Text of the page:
So, beautiful clothes. I knew people cared about clothes. I care about clothes! Online shopping is a genuine category of how I spend time in my life. So when I had a vision of working with women and being involved with different artists, clothing was the first thing that came to mind. I went to school for marketing and they always teach you to come out with the product or service and then the mission statement. For me, it was the other way around.
I was just talking with Elsa, our Interface Developer, who joked to me how she sees the most adorable usernames pop up in our Instagram notifications. Like, stuff like @bambi_princess or @sweetangelgirl111, all of that. These girls, all under this hyper-feminine archetype of expression, they all gravitate towards Moonkissed because of algorithms. Like, it’s their echo chamber. Without social media, I don’t think an actual storefront would reach the corners of this community like it has. I didn’t expect it, honestly, but it’s found its people that resonate. I love that.
SB: The past three years have seen an influx of brands — Praying, Online Ceramics, Hollywood Gifts — embracing a somewhat maximalist approach to text on clothing, with a whole lot of copycats. How do you feel Moonkissed is differentiating?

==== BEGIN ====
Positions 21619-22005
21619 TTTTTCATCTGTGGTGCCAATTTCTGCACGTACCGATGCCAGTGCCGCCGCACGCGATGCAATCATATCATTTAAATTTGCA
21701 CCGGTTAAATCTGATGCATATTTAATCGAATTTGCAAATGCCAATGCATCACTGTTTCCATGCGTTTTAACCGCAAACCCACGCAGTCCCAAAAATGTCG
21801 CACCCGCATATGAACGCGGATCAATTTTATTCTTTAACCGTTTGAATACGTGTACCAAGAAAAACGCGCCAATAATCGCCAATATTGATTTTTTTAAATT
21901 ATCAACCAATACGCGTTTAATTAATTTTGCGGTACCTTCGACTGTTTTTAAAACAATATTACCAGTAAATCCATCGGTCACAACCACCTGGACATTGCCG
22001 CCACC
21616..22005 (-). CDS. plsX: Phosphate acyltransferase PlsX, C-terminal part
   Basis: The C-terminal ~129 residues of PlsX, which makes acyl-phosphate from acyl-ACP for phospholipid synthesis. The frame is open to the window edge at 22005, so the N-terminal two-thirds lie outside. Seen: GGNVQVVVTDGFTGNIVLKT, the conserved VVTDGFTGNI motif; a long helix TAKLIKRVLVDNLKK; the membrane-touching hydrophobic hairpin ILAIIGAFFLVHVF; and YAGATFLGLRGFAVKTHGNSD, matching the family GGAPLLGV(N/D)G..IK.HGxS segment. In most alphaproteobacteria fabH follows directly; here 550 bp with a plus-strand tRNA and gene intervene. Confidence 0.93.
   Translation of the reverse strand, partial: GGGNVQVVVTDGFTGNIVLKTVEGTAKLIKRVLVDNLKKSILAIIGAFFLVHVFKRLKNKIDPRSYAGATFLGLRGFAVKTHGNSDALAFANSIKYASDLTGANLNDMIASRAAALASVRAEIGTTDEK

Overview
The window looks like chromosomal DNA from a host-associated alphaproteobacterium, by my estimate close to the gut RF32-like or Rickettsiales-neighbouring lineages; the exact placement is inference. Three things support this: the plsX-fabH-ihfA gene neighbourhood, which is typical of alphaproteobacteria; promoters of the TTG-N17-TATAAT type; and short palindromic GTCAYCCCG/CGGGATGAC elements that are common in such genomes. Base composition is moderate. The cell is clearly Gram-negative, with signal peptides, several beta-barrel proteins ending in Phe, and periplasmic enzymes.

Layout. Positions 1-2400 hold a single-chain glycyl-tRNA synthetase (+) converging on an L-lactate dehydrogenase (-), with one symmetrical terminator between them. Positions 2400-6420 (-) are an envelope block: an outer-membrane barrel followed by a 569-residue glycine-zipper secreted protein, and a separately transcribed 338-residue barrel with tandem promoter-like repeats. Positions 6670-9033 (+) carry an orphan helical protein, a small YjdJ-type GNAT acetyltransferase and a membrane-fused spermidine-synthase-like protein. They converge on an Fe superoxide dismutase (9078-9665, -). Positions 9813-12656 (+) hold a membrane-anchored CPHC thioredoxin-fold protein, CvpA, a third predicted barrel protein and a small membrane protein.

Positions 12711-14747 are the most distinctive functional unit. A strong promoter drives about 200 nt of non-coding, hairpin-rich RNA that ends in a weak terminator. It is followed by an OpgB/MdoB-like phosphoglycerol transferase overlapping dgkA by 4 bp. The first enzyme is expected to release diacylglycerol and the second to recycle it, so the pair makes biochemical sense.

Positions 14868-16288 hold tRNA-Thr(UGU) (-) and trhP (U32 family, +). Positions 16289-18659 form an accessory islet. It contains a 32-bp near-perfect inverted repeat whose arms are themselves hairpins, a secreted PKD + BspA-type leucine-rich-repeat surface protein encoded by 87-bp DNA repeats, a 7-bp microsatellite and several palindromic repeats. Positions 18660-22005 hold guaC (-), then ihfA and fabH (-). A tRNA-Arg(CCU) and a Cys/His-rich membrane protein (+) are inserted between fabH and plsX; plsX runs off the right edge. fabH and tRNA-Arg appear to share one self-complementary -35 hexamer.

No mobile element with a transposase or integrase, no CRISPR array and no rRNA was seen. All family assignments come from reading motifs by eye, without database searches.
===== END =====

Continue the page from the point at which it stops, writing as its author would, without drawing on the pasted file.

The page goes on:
YB: It’s funny, because like, when you mention a brand like Praying, I think of them as bold — but I don’t think of Moonkissed as “bold.” I mean, inherently, wearing a T-shirt that says “The kind of girlfriend God gives you young, so you’ll know loss the rest of your life” is definitely a statement.. but I think the difference between Moonkissed and other brands alike is its inherent softness. I see the pieces as different character archetypes that [can] be tried on. Like, maybe today, you’re the girl who’s still in love with her ex, and you’re wearing the Lousy Tee. Or tomorrow, you’re over it and you’re wearing the All Good On My End Pants. It’s a really literal way of expressing yourself through clothing. And still, I’d say for the most part, the wearer is someone who isn’t necessarily trying to be loud in that statement. It’s like the way that I’ve used my social media platforms — always a subliminal message, something I’m referring to, but not quite clear. It’s funny how that’s translated into the designs I make.